- They are lifetime opportunists even if that opportunism is disguised as a deeper purpose or friendship. Look for the guy who rebrands himself as whatever he needs to be in a given time and place. Whose “strongly held views” or “skillset” agree with yours or make you think you need them. They will never stand up for their principles and bite the hand that feeds them [unless they have another hand to jump to and looking like they have principles serves a purpose] because they don’t have any strongly held views that don’t serve a purpose, even if they appear to as a means of gaining power or social acceptance.
I concluded that the more powerful (powerful both in terms of influence, money, etc, and the inner power that comes from living a centered life and feeling confident in one’s purpose) one becomes, the warier s/he has to be. Someone can play the long game and be temporarily helpful to destructive ends. This is opportunism, not help. For instance, a salesman at your company who works on commission. He does his job. He wants to get paid. But if you look closely, he’ll be screwing the company in other ways. Perhaps his numbers are so good because he makes promises that the company can’t keep and customer service will have to deal with it later. Customer service only sees bad customers and a broken system, not the actual person who caused the issues. The salesman didn’t stop being a bad person because he exists in a system that forces a single constructive behavior (I define evil by intent, not action). Moral relativism allows us to be stupid and let bad people into our lives on the basis that they’ll respond to incentives or that they’re victims, but incentives don’t resolve a deeper intent to harm. The long-term cost is too high to keep these people around and they’ll screw you one way or another.
If you are on the fence about whether or not to distance yourself from someone, unsure if they are a genuinely bad person or the wrong target, and you find yourself failing and depressed, better to take swift and decisive action and reassess later, in my opinion. The distance will help you see clearly and negative people cost you too much mindshare, energy, and happiness to spend any more time than you need to around them. Sometimes the end justifies the means. And if you’re wrong and you pulled the trigger on the wrong person, hopefully the relationship can be repaired between two good people.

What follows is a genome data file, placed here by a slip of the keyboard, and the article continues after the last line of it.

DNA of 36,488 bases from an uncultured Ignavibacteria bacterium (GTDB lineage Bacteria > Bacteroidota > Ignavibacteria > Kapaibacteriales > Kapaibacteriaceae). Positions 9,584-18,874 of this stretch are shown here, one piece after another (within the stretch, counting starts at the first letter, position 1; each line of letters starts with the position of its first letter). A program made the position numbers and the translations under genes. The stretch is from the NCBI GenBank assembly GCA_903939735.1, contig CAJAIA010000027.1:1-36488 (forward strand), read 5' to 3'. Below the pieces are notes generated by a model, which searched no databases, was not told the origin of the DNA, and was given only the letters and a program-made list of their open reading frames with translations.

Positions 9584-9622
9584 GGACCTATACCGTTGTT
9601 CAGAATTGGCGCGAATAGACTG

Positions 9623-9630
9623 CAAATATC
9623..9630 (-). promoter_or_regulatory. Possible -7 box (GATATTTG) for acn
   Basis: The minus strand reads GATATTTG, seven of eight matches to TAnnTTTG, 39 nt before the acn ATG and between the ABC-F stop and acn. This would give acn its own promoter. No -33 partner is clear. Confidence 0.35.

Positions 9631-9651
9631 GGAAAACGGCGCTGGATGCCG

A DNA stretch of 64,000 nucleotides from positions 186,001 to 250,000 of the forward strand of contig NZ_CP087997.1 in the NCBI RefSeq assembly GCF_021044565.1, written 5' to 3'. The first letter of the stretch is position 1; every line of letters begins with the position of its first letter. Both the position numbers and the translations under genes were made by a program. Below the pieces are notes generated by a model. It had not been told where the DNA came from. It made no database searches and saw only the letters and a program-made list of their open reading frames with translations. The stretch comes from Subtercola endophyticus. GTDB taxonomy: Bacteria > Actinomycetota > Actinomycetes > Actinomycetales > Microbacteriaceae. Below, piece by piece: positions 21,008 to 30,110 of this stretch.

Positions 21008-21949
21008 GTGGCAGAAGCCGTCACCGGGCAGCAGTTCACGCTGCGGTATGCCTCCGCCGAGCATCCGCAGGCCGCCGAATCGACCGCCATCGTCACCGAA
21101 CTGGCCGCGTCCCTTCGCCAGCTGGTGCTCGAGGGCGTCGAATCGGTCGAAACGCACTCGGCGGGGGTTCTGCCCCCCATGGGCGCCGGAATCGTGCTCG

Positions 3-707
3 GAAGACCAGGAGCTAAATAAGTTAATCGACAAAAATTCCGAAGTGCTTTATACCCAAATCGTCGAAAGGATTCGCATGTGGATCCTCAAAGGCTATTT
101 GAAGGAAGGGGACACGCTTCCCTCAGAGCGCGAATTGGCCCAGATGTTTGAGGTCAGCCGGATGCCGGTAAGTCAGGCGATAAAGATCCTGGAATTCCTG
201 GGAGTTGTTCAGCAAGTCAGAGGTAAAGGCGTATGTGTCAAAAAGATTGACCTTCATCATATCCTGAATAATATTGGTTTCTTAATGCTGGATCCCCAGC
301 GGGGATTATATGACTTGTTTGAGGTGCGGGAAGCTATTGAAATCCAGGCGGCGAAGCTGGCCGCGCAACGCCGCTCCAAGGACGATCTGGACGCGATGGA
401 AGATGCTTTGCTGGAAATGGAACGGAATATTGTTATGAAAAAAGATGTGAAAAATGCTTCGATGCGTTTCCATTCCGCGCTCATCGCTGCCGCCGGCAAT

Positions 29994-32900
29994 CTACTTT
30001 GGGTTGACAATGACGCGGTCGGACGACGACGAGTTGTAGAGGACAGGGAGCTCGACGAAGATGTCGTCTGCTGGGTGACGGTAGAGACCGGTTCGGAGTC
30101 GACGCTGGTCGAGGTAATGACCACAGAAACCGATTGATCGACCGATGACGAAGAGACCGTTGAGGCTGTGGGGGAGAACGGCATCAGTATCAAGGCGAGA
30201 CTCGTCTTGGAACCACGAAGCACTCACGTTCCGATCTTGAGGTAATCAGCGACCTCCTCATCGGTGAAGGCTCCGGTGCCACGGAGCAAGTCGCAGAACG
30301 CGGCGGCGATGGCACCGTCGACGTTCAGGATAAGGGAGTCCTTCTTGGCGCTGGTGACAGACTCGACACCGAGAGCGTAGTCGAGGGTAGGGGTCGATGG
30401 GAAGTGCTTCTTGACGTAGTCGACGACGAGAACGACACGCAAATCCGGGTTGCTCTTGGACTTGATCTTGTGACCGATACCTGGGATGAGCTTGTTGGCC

- They are generally unreliable and generate little value for others. They don’t keep commitments and put their money where their mouth is. You have to look carefully to find the actual results, especially since they work hard to create confusion around them, breed distrust, and probably take credit for others work, and minimize others work if they can’t take credit for it.
These aren’t absolutes. The boogie monster isn’t everywhere. Sometimes society’s incentives structures discourage freedom of expression. I.E. if you want to get into investment banking and I discourage you from posting your amateur home video with your boyfriend, this is not me being an evil person and minimizing your self-expression, this is me giving you good advice given the social norms we live with, even if you felt minimized by it. You can think the social norm that home pornographers can’t be good investment bankers is evil, but I am not the right target here. Life is nuanced and judgments are circumstantial, so you need to have a brain and some life experience to get good at this identification.
Once I saw that humans create the systems, not the other way around, and started to build a framework on how to identify a bad person, it all seemed so obvious. It’s fascinating how something seems obvious once you really understand it but confusing and impossible to grasp until that point. I was hesitant to publish something that was obvious to everyone else, so I had lots of conversations over the past few months asking people how they define evil and if there are bad people in the world, and I found that this is not obvious to most people and hitting publish could be helpful.
I was also hesitant to write this at first, worrying What if someone reads this and thinks I’m a bit ‘out there’? Evil is a heavy topic, and strong viewpoints can come across kooky and hyper-aggressive. I considered softening the wording and making the article topical, like “Traits that make a good VC” or “good founder” and focusing on traits of good people in functional roles. But being able to identify what hidden evil looks like as it pertains to the subtleties of modern economic warfare, culture wars, and toxic relationships — being able to get at the essence of the thing — is so valuable and a proxy article wouldn’t have captured that essence.
And when did I internalize the message that I shouldn’t express strongly held beliefs that are too ‘out there’? It’s good to be out there. That means you think for yourself and live a life free of fear.
I welcome well-reasoned deductive and experiential beliefs that can help me build upon or expand my thinking. Reach out.